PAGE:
The Russian Enlightenment was a wave of cultural change in Russia, inspired by the enlightenment ideas of Western Europe, which swept the empire as it emerged from its medieval period.
Although the Russian Enlightenment peaked in the 18th century under Catherine the Great, it first found its footing under Peter the Great in the 17th century, whose government started to encourage the proliferation of the arts and sciences.
The movement encouraged key developments in various fields – including mathematics, architecture and fashion – and laid many of the foundations for Russian governmental institutions today.
Here are 10 facts about the Russian Enlightenment.
1. The Enlightenment was started by Peter the Great
The Russian Enlightenment began with the Russian state’s emergence from its medieval period, especially during the reign of Peter the Great. Peter became Tsar of Russia in 1682 when he was only 10 years old. When he reached adulthood, Peter began to search for ways to modernise Russia.
2. It was a form of absolutism
In early modern Russia, enlightenment ideals (progress, innovation, the search for knowledge) coexisted within an absolutist political system. In other words, the Russian Enlightenment was instigated by an absolute ruler, Peter the Great, making his rule one of ‘Enlightened Absolutism’, in which leaders used their total power to encourage change and innovation.
3. Russian nobles were sent abroad to learn
Peter the Great sent nobles abroad to study Western culture and bring back knowledge about science, mathematics, literature and other subjects that had not been taught in Russian schools before.
4. It led to the modernisation of Russia’s military
Peter the Great’s first major goal was to modernise Russia’s military forces. He built a new, European-style Russian army and launched the Great Northern War (1700-1721) against Sweden, which was then an emerging power in Europe. Although Russia eventually lost the war, Peter’s reforms succeeded in strengthening Russian military forces considerably.
5. St Petersburg became the capital of Englightenment Russia
In 1698, Peter ordered the city of St Petersburg to be built at the head of the Gulf of Finland, where it would serve as a Russian port for trade with Western countries. Peter hired Italian and German architects to design it.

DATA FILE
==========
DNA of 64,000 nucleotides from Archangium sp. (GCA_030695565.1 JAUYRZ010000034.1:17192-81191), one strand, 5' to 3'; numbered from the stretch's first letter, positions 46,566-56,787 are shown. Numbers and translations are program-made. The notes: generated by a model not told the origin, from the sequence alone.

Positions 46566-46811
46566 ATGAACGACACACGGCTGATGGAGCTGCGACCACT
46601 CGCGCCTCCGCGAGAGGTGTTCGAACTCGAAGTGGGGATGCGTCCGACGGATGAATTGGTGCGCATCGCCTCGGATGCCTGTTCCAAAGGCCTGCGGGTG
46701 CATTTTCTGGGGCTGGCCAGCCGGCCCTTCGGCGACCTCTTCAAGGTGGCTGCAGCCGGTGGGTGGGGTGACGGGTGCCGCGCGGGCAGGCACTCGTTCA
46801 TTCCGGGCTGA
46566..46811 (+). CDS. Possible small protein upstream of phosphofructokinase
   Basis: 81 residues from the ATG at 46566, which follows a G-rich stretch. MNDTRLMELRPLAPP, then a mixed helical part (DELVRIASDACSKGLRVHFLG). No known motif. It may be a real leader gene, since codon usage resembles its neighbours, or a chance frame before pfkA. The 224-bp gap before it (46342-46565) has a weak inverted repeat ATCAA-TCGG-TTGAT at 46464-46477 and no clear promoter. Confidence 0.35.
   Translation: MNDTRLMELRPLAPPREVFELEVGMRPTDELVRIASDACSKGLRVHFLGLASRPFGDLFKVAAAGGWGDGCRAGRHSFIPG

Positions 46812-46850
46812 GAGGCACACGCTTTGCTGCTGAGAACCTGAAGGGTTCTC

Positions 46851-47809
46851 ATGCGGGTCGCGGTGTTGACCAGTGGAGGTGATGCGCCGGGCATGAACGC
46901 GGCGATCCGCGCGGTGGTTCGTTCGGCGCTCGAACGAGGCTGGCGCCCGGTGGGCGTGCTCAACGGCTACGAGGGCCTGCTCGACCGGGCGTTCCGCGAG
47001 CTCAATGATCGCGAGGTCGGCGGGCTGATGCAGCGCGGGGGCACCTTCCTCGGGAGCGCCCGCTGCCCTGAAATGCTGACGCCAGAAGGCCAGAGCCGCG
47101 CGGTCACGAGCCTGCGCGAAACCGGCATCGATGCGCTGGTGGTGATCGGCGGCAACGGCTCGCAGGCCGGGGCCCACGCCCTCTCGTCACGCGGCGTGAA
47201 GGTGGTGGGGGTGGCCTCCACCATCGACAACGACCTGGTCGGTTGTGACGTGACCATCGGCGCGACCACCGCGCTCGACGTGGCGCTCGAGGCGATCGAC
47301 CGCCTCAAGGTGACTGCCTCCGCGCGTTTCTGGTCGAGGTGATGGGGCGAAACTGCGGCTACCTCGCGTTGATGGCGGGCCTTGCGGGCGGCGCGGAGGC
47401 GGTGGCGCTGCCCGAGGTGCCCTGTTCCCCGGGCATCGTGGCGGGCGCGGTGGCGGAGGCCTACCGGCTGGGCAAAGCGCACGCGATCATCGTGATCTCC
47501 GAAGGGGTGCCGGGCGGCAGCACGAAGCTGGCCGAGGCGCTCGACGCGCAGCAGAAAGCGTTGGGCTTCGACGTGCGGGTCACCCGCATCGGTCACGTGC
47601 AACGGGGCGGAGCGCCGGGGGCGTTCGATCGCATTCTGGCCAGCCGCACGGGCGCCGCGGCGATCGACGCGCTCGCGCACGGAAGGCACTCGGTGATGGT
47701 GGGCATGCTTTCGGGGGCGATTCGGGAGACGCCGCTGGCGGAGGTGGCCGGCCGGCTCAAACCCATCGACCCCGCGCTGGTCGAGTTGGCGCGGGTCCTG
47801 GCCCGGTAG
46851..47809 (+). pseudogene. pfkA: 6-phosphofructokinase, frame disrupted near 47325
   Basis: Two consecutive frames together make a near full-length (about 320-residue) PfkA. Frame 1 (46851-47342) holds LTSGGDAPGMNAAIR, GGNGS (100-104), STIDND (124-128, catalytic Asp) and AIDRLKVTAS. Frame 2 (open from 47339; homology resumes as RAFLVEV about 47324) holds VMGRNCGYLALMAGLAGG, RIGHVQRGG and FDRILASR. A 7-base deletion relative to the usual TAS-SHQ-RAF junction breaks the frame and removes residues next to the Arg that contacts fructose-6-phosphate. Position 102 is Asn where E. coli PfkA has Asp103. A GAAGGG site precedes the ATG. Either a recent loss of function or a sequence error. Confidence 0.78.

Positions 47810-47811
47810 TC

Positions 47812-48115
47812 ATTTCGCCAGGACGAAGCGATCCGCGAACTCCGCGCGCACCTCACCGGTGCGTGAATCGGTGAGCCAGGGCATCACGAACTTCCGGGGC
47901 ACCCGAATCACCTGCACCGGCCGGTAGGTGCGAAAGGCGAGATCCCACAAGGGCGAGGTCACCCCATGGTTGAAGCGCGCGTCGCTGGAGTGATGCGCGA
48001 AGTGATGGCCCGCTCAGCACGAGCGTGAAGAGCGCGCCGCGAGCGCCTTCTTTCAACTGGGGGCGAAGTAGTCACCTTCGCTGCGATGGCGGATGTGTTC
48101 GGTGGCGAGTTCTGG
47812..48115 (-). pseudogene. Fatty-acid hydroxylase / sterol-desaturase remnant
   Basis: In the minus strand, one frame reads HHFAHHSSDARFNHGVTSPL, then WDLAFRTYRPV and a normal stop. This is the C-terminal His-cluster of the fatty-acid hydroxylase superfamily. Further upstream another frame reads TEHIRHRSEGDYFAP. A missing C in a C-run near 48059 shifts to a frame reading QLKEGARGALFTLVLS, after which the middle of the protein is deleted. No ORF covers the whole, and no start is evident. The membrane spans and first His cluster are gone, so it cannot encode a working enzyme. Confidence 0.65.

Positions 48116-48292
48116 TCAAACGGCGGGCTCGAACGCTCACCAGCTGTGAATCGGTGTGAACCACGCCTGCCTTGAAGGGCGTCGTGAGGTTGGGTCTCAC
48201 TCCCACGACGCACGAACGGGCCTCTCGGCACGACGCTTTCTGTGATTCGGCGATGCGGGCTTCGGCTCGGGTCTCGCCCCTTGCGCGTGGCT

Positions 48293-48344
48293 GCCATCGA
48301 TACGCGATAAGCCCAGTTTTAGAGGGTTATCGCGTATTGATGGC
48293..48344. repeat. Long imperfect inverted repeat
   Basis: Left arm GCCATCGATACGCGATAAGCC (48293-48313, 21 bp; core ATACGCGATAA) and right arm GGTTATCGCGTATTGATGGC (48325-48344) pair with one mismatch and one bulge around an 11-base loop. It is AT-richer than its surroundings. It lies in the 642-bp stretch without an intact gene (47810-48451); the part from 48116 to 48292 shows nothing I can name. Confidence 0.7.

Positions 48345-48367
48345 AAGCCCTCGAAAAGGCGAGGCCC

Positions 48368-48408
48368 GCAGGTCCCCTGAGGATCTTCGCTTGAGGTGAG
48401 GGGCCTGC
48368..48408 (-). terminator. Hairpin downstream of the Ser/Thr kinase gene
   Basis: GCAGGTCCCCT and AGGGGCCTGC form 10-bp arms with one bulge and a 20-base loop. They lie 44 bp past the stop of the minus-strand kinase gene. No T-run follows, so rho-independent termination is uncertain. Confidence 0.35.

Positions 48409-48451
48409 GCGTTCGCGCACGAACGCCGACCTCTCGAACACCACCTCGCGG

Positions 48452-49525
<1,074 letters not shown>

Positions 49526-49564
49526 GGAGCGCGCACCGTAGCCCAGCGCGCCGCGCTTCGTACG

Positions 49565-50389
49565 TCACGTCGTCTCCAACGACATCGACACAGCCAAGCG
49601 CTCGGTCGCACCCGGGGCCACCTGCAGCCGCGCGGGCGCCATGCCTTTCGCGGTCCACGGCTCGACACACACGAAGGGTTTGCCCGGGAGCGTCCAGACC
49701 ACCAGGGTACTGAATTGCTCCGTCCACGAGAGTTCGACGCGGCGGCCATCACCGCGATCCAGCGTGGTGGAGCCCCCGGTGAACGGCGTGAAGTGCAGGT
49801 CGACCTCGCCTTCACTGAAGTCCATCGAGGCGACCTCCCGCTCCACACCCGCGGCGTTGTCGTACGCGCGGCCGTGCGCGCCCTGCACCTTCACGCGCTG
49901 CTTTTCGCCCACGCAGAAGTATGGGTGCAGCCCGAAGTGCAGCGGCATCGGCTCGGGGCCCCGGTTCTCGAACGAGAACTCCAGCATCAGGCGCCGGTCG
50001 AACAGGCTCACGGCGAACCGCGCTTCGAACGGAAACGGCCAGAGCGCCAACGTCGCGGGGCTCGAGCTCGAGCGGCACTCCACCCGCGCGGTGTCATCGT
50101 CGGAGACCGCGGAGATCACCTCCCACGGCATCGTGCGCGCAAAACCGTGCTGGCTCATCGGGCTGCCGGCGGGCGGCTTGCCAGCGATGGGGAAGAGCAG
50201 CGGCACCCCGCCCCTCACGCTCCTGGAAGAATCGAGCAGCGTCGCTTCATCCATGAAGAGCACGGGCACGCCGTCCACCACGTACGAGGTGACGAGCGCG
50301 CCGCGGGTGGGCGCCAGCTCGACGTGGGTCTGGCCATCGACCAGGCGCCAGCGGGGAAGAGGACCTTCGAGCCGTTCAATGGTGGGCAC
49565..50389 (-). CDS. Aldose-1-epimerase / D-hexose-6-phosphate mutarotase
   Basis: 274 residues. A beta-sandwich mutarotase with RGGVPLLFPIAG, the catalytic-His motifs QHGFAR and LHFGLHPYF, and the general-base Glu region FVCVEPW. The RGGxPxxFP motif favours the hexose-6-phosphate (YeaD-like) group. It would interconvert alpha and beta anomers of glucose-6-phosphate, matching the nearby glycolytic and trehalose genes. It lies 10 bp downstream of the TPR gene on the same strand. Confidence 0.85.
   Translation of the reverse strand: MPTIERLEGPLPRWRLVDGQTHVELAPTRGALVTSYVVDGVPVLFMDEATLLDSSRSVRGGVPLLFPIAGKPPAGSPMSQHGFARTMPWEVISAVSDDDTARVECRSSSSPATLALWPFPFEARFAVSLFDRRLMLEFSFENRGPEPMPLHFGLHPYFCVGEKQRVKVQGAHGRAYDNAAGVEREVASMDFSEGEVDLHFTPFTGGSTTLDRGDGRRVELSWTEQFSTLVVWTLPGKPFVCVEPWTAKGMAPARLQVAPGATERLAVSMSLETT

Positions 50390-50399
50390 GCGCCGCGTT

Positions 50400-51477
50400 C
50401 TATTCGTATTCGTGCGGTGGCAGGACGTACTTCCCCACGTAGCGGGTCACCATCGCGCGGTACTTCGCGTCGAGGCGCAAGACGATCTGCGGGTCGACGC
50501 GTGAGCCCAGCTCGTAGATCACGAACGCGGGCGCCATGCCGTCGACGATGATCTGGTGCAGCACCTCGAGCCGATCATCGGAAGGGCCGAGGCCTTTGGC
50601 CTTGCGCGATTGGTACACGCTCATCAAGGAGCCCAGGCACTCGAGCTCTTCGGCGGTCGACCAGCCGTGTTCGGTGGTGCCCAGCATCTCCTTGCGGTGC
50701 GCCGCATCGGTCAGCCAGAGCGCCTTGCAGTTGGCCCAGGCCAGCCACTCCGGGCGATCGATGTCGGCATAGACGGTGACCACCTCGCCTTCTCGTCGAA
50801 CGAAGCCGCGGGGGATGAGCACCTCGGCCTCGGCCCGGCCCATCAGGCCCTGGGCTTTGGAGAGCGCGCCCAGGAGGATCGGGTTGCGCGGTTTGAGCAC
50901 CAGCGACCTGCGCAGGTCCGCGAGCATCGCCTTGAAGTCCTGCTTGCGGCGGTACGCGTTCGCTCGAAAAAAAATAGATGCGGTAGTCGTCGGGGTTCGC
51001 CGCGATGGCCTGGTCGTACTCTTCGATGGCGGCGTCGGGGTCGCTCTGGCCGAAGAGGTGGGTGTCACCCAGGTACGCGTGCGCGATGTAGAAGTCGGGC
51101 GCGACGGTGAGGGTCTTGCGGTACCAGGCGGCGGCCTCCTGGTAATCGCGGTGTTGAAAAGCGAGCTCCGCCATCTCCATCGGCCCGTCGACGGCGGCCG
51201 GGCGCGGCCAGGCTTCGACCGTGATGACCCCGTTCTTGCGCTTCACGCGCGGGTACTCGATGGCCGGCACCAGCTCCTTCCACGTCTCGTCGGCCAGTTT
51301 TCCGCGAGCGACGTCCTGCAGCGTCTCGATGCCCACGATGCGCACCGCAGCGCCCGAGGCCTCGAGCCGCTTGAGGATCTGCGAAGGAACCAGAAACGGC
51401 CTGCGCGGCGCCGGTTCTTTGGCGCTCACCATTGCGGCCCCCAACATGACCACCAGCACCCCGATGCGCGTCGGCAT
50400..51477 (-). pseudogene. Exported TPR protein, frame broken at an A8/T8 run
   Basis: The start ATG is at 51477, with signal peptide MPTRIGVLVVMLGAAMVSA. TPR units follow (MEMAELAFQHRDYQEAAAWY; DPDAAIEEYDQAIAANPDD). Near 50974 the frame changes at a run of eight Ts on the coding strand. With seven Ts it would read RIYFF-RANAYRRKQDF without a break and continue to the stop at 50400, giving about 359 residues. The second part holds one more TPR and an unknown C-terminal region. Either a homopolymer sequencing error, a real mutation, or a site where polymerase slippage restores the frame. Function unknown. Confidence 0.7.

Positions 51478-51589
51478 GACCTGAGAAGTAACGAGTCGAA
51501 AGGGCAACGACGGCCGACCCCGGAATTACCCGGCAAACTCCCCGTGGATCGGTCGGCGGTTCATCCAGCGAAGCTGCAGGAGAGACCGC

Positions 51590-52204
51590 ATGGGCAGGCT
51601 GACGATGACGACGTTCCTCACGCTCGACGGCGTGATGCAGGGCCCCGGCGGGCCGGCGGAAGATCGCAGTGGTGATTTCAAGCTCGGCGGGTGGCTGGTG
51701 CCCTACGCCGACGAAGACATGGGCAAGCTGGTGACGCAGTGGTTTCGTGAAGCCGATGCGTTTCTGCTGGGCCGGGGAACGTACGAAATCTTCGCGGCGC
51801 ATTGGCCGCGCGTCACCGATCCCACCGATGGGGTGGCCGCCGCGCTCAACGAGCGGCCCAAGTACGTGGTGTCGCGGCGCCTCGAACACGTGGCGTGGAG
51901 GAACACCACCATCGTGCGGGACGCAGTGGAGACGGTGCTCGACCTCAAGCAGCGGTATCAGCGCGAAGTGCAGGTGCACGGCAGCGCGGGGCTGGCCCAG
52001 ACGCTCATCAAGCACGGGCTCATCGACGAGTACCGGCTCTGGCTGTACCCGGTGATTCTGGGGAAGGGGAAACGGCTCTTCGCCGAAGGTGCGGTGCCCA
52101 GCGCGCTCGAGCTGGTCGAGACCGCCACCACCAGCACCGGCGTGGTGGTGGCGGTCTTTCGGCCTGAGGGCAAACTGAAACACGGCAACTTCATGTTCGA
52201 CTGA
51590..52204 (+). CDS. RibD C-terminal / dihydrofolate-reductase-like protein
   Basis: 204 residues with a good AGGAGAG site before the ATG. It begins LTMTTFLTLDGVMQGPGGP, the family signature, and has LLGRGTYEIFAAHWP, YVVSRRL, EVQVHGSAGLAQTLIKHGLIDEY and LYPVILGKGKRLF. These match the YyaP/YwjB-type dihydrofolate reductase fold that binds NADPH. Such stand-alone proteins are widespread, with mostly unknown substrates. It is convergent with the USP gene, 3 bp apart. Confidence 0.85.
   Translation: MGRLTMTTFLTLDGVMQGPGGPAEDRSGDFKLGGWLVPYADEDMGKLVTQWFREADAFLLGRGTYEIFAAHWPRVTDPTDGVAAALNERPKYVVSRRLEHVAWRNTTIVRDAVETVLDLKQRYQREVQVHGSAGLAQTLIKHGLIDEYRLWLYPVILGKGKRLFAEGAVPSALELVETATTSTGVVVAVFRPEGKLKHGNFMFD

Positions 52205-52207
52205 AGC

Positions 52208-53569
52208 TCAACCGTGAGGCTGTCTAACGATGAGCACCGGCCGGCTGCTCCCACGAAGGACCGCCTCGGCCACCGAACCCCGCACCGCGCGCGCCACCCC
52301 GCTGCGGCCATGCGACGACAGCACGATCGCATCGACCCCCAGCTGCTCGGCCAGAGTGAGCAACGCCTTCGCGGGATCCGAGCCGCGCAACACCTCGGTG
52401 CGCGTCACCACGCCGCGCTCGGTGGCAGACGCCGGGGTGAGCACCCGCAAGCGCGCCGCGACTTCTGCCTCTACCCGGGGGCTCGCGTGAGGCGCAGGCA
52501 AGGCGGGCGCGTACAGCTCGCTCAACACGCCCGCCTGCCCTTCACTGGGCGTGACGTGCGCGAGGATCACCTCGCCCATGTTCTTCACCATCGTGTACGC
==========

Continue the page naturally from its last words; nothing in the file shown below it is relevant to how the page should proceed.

The city became Russia’s capital when Peter finally defeated Sweden in 1721 and would remain so until the Russian Revolution in 1917.
6. The Enlightenment dictated Russian fashion
Around the turn of the 18th century, Peter moved on to reforming Russian society itself. In 1703 he made what amounted to a test of Russian nobles’ loyalty by forcing many of them to shave their beards, which Russian men had worn for centuries as symbols of manliness. Peter proclaimed that Russian men should dress like Western Europeans, with short hair and beards and Western European-style clothes and shoes.
Russian women were expected to have long hair covered by a scarf or wig. They were expected to dress in the French fashion of long skirts held out by petticoats under a jacket with sleeves reaching the wrists. Peter also banned Russians from wearing hats with brims so they would not look like Swedes, who had worn them since the 17th century.
7. Peter the Great changed the Russian calendar
In 1699, Peter changed the date of the new year from 1 September to 1 January. Traditionally in Russia, the years were kept according to the creation of the World but after Peter’s reforms, they were counted from the birth of Christ. So the year 7207 of the old Russian calendar became the year 1700 under the Julian Calendar.
8. The Russian Enlightenment peaked under Catherine the Great
Catherine became the reigning ruler of Russia in 1762 after she overthrew her husband, Peter III, in a bloodless coup. An admirer of Peter the Great, Catherine continued to modernise Russia, so much so that her reign is sometimes referred to as the ‘Golden Age of Russia’.
Under her rule, Russia produced more goods and enlisted thousands of troops to acquire new lands, including Crimea and Poland.
9. Not a lot changed for serfs
Despite advances in arts and science during the Russian Enlightenment, military conscription and the economy still depended on serfdom (the indentured servitude of peasants). In fact, the increasing demands of the state and private landowners meant even more exploitation of serf labour.
10. The Enlightenment era went into decline after Catherine’s death
The Russian Enlightenment was on the wane as Catherine’s son, Emperor Paul, ascended the throne in 1796. During the first year of his reign, Paul emphatically reversed many of his mother’s policies, trying to enforce the medieval code of chivalry on the gentry.